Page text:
It’s not uncommon for parents to track their child’s progress and compare it against “the norm.” Whether the child is learning two languages or not, parents seem to expect a certain level of verbal communication by a given age. It’s also not uncommon for any child to have a language delay.
It is easy to blame a bilingual education for this delay, but in reality there is no evidence to support this. It’s more likely just a variation in one child’s progress.
Myth: Students won’t become proficient in either language.
Many parents think that a dual language classroom model greatly jeopardizes a child’s learning in their primary language. This is, in fact, a myth.
Research shows that in bilingual classrooms where English is the primary language, students achieve similar, if not better, scores on the reading and math portions of standardized testing.
Myth: Parents must be fluent in the new language for a bilingual childhood to be successful
Although a base knowledge of the new language is helpful for raising a bilingual child, parents, by no means, need to be proficient in the new language. Dual language schools can help give your child the stimulation they’ll need to learn the second language while you are able to continue learning the language yourself.
Myth: Bilingual schools are only for non-native English speakers.
Although many non-native english parents more often require the support of a dual-language school, this myth couldn’t be less true.
Many English-speaking parents are better understanding the benefits behind a multilingual education and are enrolling their young children in dual-language schools. The scientific benefits highlighted in the last section hold true for native english children and non-native english children alike.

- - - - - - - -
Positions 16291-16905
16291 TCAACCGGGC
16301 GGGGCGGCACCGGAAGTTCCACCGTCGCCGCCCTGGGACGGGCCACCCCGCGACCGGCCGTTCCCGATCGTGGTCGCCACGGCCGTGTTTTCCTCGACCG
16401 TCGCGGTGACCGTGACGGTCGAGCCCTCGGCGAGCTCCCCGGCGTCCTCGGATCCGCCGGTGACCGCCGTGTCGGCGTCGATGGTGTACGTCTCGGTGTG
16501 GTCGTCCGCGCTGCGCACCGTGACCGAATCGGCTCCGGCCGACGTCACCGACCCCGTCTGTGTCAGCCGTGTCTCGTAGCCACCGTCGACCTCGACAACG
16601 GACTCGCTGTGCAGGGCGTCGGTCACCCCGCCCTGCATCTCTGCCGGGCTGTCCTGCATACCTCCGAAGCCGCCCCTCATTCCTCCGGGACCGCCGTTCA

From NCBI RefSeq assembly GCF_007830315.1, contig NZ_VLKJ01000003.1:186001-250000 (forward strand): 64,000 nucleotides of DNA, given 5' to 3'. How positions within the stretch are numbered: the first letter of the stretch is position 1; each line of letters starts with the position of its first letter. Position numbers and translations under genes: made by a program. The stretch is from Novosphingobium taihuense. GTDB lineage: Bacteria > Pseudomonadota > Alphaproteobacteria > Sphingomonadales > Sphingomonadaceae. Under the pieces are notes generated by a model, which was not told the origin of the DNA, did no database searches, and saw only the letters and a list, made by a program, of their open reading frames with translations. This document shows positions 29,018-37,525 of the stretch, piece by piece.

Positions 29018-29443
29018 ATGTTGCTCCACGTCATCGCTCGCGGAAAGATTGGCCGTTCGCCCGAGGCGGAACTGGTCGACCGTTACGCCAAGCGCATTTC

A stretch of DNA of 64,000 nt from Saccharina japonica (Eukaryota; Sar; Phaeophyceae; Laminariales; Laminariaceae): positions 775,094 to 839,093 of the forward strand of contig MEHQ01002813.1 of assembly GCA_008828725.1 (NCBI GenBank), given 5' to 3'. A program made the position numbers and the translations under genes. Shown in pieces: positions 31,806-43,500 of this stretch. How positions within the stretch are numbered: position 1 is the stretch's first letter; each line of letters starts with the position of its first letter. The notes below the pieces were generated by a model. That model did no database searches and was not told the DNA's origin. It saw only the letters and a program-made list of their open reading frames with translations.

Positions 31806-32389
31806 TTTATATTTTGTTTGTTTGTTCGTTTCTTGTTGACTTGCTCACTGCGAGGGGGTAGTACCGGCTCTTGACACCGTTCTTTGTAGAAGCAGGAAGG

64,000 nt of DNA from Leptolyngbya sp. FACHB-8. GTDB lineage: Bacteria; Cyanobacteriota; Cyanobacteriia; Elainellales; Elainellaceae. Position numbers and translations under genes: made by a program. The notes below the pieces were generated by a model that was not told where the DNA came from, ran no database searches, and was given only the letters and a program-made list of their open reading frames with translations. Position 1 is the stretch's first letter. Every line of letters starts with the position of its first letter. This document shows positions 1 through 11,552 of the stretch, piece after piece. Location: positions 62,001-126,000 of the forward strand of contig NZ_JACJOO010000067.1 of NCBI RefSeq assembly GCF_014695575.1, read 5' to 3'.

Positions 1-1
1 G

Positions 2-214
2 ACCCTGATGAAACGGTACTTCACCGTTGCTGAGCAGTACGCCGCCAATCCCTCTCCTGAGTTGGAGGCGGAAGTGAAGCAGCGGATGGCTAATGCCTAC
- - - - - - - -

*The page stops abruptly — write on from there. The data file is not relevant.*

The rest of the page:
Myth: Children can simply pick up a second language like sponges
Children that are actively learning a second language require a lot of environmental and cognitive support. The U.S. culture is well-known for not being a supportive environment for dual language learning, although developments are being made.
Studies show that the child’s environment, both in and out of the classroom, are equally important in learning a second language. Therefore it can be deducted that a child is not going to proficiently learn a second language without a well-rounded, supportive environment, both in and out of school, for both languages equally.
Myth: Kids can just learn a second language in Middle School/High School
While this is technically true, studies show that younger children are better at learning a second language because they’re more sensitive to learning grammar- a core piece of language processing.
Learn More About IMA’s Unique Dual-Language Education
in Bellevue and Seattle WA
We understand why parents and families are skeptical of dual-language learning. Studies are still being developed and research is still relatively new. But we believe in the benefits that a immersion program and bilingual education can have for a young learner.
If you’re interested in learning more about our classroom models and how they could likely benefit your child, contact us today!